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Thanks to the new decision, said the National Democratic Redistricting Committee, "The new maps could result in a delegation that more closely resembles the will of Pennsylvania's voters." (Photo: Penn State/Flickr/cc)

Pennsylvania Supreme Court Smacks Down GOP Gerrymandered Congressional Map

Decision hailed as 'major victory for all Pennsylvanians'

Andrea Germanos

Pennsylvania's high court on Monday ruled that the state's gerrymandered congressional map "clearly, plainly, and palpably" violates the state constitution and ordered the state to draw up a new map to be used in the primary.

"The Pennsylvania Supreme Court today ruled in favor of voters choosing politicians rather than politicians choosing voters, and that is major victory for all Pennsylvanians," said Karen Hobert Flynn, president of Common Cause, which filed an amicus brief in the case. "The court order will result in new maps in time for the 2018 election so that voters will not be forced to face a fourth congressional election under these unconstitutionally gerrymandered congressional districts."

The split decision is the result of a lawsuit brought forth by the Pennsylvania League of Women Voters and 17 individual voters who argued (pdf) that the current map, drawn in 2011 by the GOP-controlled legislature, "was the product of a national movement by the Republican Party to entrench its own representatives in power by utilizing the latest advances in mapmaking technologies and big data to gerrymander districts more effectively than ever before."

Reuters notes that "[e]xperts have long held up Pennsylvania as one of the most extreme examples of partisan gerrymandering." Utilizing so-called "packing and cracking" techniques, the map resulted in "patterns normally reserved for abstract paintings or a psychiatrist's ink blots," observers said. Among the noteworthy shapes created was that of the 7th District, whose shape was likened to Goofy kicking Donald Duck.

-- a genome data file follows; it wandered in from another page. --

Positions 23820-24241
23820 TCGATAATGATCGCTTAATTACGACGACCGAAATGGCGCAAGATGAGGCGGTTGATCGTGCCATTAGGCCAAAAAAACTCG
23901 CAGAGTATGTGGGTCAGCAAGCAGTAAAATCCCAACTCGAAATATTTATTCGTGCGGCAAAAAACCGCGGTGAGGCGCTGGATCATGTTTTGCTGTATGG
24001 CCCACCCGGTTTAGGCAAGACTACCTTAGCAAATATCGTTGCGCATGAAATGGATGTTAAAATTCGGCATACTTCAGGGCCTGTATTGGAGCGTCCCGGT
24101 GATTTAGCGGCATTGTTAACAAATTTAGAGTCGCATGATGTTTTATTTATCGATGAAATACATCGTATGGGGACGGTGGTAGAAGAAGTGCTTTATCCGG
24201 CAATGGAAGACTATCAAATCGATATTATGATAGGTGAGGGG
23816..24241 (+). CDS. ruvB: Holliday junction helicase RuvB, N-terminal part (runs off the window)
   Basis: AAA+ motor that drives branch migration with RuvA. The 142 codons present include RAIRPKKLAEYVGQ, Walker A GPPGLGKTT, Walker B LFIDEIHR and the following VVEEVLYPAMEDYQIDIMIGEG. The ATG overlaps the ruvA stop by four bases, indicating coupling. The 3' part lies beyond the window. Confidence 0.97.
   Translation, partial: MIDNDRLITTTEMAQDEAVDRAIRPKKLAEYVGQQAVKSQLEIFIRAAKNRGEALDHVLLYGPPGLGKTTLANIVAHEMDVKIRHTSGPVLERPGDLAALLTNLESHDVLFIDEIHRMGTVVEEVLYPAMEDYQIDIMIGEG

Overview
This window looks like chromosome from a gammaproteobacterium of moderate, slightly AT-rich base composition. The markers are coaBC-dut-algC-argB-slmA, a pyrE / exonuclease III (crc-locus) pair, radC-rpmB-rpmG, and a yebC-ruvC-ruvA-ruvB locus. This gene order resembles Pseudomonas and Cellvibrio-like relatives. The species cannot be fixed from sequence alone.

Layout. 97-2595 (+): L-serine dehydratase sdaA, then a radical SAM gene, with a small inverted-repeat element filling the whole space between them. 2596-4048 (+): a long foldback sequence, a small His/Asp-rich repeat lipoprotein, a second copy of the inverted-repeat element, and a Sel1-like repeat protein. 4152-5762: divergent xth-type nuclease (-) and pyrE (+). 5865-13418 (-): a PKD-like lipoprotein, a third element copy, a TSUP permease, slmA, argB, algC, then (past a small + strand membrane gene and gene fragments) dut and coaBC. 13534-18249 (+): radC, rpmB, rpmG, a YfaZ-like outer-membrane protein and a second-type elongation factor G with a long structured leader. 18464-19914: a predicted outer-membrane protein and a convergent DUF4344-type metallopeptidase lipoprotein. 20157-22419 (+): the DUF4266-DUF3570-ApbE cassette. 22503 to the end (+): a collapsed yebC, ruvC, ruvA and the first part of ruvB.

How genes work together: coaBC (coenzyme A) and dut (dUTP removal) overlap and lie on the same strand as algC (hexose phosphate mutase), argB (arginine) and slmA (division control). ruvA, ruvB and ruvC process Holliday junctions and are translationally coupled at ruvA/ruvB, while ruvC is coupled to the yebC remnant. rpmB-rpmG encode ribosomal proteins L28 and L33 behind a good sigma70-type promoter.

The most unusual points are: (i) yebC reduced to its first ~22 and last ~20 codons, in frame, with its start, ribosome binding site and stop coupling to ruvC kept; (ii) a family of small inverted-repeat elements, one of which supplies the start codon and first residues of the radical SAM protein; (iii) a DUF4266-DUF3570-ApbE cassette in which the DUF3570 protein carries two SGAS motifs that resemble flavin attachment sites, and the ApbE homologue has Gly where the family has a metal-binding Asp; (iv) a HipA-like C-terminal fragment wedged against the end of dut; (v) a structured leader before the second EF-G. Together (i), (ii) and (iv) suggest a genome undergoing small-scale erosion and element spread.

In their case, the plaintiffs pointed to (pdf) the success the new map brought the party:

In 2012, Republican candidates won only 49 percent of the statewide congressional vote, but remarkably won 13 of 18—or 72 percent—of Pennsylvania's congressional seats. In 2014 and 2016, Republican candidates retained the same 72 percent share of Pennsylvania's seats, even while winning only 55 percent and 54 percent shares of the statewide vote.

The 2011 Plan achieved these lopsided results by "packing" Democratic voters into five districts that are overwhelmingly Democratic, and "cracking" the remaining Democratic voters by spreading them across the other 13 districts such that Republicans constitute a majority of voters in each of these 13 districts. The result is a redistricting plan that is utterly unresponsive to—and often flouts—the will of voters. For example, even though Democratic candidates won 6 points more in the statewide vote in 2012 compared to 2014, the number of Democrats elected was no different across the two elections

The high court's decision orders the General Assembly to present a new map to the governor by Feb. 9, 2018, which must then be submitted to the high court so that it can be used for the May 15, 2018 primary.

While the state Senate's republic leaders bemoaned the decision, the National Democratic Redistricting Committee said, "The new maps could result in a delegation that more closely resembles the will of Pennsylvania's voters."

The decision could mark the end of the road for the defendants, ThinkProgress reports: "The Pennsylvania Supreme Court is the final arbiter of questions of state constitutional law, so the court's reliance on Pennsylvania's constitution should prevent this case from being appealed to the Supreme Court of the United States, which has a Republican majority."

As journalist Ari Berman says in a tweet, "State & federal courts have now ruled against GOP gerrymandering in PA, WI, NC, TX, FL, AL & VA."

As such, writes Charles Pierce at Esquire, "It is increasingly clear at least that the issue of partisan gerrymandering is going to have a definitive resolution sometime in the next year. The courts—both state and federal—are fed up with it."


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